Police slash time and costs with video analysis system

UK police are using a semi-automated video analysis system to slash the time needed to review video footage to isolate suspected criminal behaviour.

UK police are using a semi-automated video analysis system to slash the time needed to review video footage to isolate suspected criminal behaviour.

The system, developed with police at Birmingham University and sold by Sycron, cuts the time needed to review a 24-hour tape to 40 minutes.

Peter Morriss, scientific support manager at Humberside Police, which has been deeply involved in the project, said the proliferation of CCTV meant police had a vast amount of data to review in any investigation. "Normally we have to review video footage pretty much in real time, so any help we can get is valuable," he said.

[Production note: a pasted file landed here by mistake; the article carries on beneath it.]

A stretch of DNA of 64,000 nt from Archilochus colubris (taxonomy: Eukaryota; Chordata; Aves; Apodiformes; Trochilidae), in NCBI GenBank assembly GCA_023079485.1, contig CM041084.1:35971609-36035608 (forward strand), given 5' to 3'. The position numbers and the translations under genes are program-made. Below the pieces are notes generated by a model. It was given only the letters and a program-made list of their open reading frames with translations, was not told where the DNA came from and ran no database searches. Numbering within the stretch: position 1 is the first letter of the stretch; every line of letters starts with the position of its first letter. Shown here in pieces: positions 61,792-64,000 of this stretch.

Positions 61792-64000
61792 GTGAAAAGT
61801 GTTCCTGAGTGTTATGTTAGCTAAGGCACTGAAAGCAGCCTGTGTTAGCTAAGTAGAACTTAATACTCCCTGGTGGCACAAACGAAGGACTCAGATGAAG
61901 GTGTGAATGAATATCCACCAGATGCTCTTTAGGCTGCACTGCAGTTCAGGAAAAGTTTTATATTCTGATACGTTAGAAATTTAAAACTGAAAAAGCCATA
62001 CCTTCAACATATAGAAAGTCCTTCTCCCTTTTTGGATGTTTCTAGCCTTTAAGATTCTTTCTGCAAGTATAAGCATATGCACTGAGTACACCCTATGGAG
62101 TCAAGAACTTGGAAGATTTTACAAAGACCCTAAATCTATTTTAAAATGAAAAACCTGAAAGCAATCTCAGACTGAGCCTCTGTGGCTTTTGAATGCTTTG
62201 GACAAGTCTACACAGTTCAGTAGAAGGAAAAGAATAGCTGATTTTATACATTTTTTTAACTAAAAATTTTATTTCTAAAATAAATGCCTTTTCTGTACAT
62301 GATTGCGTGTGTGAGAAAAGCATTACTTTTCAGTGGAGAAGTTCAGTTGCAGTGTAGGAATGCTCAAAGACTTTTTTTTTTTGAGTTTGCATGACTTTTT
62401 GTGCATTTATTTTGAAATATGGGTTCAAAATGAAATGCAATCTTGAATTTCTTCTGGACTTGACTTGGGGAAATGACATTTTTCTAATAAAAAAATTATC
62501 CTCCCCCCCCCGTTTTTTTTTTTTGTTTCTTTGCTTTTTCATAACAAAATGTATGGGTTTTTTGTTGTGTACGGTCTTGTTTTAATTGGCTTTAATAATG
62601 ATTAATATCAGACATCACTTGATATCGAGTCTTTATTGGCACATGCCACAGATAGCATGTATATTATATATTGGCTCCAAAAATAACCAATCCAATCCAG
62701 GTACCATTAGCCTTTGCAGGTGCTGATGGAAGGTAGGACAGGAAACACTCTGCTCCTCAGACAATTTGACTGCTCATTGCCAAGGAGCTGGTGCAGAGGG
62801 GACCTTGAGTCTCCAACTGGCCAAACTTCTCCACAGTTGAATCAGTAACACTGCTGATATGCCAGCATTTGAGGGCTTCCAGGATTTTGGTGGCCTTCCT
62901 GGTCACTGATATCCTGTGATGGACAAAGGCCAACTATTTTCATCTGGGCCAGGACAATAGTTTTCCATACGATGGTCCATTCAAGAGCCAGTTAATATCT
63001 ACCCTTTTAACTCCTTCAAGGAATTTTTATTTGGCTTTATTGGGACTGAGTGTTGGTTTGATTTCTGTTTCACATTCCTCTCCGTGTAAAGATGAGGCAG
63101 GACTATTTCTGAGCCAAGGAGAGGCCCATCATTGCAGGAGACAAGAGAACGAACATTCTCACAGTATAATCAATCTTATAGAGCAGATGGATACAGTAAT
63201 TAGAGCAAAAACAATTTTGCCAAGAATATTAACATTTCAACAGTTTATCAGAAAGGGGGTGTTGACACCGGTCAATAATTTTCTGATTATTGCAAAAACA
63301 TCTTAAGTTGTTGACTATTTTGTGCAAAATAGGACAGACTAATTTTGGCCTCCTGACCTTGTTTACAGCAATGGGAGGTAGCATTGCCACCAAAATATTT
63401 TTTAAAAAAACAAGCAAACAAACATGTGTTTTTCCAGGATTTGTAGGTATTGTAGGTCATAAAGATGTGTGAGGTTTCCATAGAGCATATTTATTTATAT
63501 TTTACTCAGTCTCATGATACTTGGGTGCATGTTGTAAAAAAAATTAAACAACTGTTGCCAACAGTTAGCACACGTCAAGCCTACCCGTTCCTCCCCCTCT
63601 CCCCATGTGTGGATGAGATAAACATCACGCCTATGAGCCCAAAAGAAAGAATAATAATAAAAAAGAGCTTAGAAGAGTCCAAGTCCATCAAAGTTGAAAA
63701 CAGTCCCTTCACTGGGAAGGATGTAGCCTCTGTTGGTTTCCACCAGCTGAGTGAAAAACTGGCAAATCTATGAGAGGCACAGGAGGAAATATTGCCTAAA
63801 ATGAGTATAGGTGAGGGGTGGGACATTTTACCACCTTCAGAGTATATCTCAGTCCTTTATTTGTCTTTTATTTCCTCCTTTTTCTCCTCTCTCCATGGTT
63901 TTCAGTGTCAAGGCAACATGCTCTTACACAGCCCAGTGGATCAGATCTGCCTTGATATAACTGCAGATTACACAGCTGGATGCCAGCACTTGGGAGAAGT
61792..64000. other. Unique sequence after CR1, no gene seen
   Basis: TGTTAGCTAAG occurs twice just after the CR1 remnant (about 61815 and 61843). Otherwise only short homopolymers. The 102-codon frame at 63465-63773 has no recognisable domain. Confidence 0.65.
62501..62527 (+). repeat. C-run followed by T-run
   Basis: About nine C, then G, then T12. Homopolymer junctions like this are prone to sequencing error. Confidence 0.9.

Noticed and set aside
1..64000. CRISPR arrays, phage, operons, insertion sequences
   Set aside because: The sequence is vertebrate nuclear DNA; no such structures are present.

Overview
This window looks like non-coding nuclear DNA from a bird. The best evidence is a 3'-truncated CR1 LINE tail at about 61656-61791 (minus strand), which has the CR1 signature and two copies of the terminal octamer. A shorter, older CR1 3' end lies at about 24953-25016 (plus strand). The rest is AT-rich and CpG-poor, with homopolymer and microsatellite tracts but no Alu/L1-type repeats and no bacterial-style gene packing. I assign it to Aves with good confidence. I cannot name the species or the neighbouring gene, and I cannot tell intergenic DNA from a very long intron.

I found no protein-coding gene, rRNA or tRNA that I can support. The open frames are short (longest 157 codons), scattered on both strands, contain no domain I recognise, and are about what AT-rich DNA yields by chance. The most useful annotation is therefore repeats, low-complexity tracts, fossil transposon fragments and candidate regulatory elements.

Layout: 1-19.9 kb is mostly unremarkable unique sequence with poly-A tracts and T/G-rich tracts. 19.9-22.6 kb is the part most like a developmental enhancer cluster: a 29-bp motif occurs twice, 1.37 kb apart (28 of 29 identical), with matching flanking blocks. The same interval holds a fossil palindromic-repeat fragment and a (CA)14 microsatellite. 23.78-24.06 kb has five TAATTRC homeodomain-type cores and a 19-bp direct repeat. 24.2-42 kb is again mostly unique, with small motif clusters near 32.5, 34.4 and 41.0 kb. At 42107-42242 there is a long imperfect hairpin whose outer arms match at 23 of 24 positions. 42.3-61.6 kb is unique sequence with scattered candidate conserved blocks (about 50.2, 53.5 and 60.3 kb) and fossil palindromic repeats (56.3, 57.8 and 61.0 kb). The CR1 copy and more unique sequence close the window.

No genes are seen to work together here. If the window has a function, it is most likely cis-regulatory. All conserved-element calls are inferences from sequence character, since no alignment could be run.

Mike Wilks, CEO of Sycron, said, "If all police surveillance footage was analysed manually, we estimate it would cost nearly £1.25bn a year."

He said most other automated reviewing systems rely on image compression for speed. "Sycron uses an algorithm that analyses changes in pixels from elements such as time, place, height, ambient light, width, proximity and direction of travel as parameters to identify suspicious activity," Wilks said.

"This makes searches faster and also leaves the original images untouched. We can also configure it to raise an alarm if a suspicious or pre-defined event happens in real time."

The system is installed at 48 UK police forces, the FBI, and the US Airforce has just bought it to monitor activity at 50 airbases, Wilks said. Sycron is now also being offered to commercial users.




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